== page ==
Waste Processing : BeBot to process microplastics on beaches

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A robot can now sift the sand on beaches for microplastics.

The solar-powered robot BeBot is primed to speed up beach clean-ups. Usually, workers or volunteers are adept at picking and sorting larger pieces of plastic waste such as disposable bottles or food wrappers.

Yet microplastics-tiny pieces of plastic residue weathered down from larger plastic products or intentionally developed that small-are easy to miss with the naked eye.

A BeBot, which ranges back and forth across the top level of sand on a beach, helps render waste picking at beaches more efficient.

According to Alex Schulze, CEO of 40cean, which produced the robot in tandem with Poralu Marine, BeBots are intended for the clean-up of beaches that are generally free of large plastics but abound in microplastics.

The robot in question trumps conventional technical solutions in use for plastic sorting due to its handy size. Diesel powered tractors or giant vacuums that suck plastic from the sand have previously been used to address the microplastic problem, yet these come with the potential of disrupting local wildlife as well as beachgoers due to their bulky size and sound.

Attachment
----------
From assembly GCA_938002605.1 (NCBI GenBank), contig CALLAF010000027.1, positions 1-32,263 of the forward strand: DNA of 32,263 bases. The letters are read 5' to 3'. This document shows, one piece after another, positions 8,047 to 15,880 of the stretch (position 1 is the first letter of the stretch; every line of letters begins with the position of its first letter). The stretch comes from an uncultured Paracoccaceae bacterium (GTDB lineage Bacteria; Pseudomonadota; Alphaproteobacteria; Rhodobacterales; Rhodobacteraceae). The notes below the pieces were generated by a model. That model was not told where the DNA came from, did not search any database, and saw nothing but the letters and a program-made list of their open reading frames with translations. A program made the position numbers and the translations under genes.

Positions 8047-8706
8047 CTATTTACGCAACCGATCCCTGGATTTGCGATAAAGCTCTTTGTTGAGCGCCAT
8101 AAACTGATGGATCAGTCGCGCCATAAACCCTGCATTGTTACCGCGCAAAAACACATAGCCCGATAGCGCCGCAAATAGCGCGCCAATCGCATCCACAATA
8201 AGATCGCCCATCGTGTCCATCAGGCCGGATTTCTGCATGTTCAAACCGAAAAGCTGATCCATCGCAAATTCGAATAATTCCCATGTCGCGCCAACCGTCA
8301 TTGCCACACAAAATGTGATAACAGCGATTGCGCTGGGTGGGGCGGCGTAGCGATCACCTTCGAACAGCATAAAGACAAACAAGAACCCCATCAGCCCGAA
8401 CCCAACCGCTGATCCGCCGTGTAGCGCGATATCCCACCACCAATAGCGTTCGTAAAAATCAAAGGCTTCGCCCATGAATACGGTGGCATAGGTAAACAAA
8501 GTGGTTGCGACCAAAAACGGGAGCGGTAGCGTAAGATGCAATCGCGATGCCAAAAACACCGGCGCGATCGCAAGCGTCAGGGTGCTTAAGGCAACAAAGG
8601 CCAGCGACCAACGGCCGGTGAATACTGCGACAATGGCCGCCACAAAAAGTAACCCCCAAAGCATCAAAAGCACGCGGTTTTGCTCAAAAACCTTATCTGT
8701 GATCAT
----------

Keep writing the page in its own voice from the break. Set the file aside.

Covering an area roughly three-fifths the size of a football field each hour, the BeBot excavates plastics larger than a square centimetre, ranging from old cigarette stubs to pieces of packaging. As it also picks up seashells and pebbles, manual maintenance to sort and sift unwanted material that can be returned to the sand is needed. Yet this still proves a sizeable advantage to common waste processing methods on beaches that would see the entire task conducted by hand.

4Ocean is set to expand globally, with Schulze aiming for the universal adoption of BeBots on beaches. The company, which also hires pickers for clean-ups, intends to use the robots to supplement waste picking of larger plastics. 4Ocean intends to upcycle the collected plastic residue into sneakers.

“This machine is by no means a solution for the ocean plastic crisis,” Schulze said. “We hope to use this machine to collect that plastic that exists as well as raise awareness to how that plastic is getting on the coastlines and in the ocean. And we hope to use it as a tool to drive awareness so that people live a more sustainable lifestyle and cut down on the amount of single-use plastic that they’re consuming.”